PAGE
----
If I wished to gain an understanding of why so many Americans believe in end time apocalyptic scenarios, I would go to the obvious place: Princeton Theological Seminary! Bwa ha ha. Well, kidding aside, Voice of America/Jerome Socolovsky would. It appears that PTS professor Richard Fenn explains that various feelings of insecurity caused primarily by the economics of a non-socialized nation are the root cause of American apocalyptic thinking. (see VOA News) Such affected Americans, according to Fenn, are also pushing the Mideast towards Armageddon. There you have it.
The truth is, most of these people (44% of Americans) differ in that they have not discarded Jesus Christ as a barely relevant historical personality. It was He who predicted the “end time scenarios.” Also, many Americans have not bought into the idea that the Bible is a flawed unreliable antiquity.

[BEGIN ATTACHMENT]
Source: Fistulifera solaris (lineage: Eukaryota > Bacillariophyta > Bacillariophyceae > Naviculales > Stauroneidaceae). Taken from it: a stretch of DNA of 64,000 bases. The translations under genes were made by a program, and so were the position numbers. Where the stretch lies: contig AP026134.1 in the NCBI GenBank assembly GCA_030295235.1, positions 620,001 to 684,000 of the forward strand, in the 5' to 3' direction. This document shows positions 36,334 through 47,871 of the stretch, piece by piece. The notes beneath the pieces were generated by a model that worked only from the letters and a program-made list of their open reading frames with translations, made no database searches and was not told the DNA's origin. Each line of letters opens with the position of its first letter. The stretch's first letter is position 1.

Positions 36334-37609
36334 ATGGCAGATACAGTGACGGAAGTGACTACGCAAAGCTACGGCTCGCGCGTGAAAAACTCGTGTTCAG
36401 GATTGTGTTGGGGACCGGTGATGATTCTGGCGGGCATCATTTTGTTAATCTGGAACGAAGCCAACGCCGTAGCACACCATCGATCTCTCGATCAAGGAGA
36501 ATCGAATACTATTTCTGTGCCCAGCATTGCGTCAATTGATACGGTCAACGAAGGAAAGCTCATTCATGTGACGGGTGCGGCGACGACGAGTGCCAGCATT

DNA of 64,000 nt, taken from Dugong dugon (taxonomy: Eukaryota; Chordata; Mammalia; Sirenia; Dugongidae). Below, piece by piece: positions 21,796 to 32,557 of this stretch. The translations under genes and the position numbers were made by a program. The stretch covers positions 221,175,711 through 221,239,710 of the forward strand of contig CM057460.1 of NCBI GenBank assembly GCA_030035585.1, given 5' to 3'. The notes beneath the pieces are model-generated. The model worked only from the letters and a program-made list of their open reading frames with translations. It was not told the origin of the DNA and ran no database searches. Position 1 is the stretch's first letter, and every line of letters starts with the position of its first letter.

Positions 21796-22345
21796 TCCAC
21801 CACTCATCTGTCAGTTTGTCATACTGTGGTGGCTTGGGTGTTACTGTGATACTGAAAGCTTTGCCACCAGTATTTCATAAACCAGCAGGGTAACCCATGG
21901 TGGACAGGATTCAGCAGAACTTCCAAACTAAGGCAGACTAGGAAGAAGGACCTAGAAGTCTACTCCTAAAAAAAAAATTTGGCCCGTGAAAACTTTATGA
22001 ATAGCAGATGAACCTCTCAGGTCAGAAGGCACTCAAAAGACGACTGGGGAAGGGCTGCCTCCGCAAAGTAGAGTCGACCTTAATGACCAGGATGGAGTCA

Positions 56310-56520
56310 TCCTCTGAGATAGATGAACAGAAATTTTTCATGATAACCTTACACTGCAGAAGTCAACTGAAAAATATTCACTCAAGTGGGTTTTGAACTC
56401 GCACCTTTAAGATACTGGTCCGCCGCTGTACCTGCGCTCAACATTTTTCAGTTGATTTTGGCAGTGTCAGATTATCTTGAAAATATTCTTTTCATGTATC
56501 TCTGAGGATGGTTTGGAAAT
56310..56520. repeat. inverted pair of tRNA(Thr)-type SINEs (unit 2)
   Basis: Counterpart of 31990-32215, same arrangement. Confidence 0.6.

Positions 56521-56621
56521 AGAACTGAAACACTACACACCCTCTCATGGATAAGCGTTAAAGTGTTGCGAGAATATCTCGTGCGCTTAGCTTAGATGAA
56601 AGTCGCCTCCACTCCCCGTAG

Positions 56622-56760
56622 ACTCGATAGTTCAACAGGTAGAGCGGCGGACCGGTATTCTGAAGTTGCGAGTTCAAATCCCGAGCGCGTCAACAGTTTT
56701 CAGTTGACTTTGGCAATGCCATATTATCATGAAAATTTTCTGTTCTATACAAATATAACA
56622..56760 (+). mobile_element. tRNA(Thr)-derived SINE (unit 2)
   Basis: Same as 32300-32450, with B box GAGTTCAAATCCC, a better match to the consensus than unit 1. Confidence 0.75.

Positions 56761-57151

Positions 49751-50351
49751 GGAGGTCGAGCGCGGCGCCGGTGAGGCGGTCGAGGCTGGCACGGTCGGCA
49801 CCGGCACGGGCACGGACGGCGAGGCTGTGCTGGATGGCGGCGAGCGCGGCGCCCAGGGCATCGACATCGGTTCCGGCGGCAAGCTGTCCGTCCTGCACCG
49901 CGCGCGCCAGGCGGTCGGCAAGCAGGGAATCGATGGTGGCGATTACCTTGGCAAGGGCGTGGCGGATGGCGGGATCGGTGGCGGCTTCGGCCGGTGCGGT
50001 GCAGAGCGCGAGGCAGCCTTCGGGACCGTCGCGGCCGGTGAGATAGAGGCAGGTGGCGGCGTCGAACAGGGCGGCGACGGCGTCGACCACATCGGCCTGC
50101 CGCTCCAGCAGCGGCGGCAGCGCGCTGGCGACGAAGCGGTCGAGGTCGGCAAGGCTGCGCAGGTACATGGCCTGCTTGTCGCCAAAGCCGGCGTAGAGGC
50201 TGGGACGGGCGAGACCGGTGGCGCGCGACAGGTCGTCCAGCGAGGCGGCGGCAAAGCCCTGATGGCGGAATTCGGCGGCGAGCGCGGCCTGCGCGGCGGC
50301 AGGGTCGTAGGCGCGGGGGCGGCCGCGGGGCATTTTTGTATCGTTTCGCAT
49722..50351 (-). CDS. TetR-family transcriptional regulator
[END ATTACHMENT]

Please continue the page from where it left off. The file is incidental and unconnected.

I would make no excuse for Fenn, but it is easy to see why the idea has little street cred among skeptics. There have been plenty of date setting, campus building apocalyptic kooks in the mix. It is sad that so many people support aberrant teachings, presumably for a variety of reasons. But it’s not like Jesus didn’t warn about manipulators. Even so, Jesus predicted a time quite like the present as preceding an “apocalyptic scenario.” Though there have several periods in history that resembled His descriptions, there are a few features that have never materialized, especially if you consider the other New Testament writer’s predictions. Mainly a compulsory global financial system, a Mideast peace treaty (broken), the reappearance of Christ in the Mideast. These things lead many to believe that Jesus’ prediction is yet to come. Jesus, who described end time apocalypse, warned his listeners about the manipulators (Luke 21). Rather, live a full godly life, not consumed with either pleasure or care, and live a life of expectation.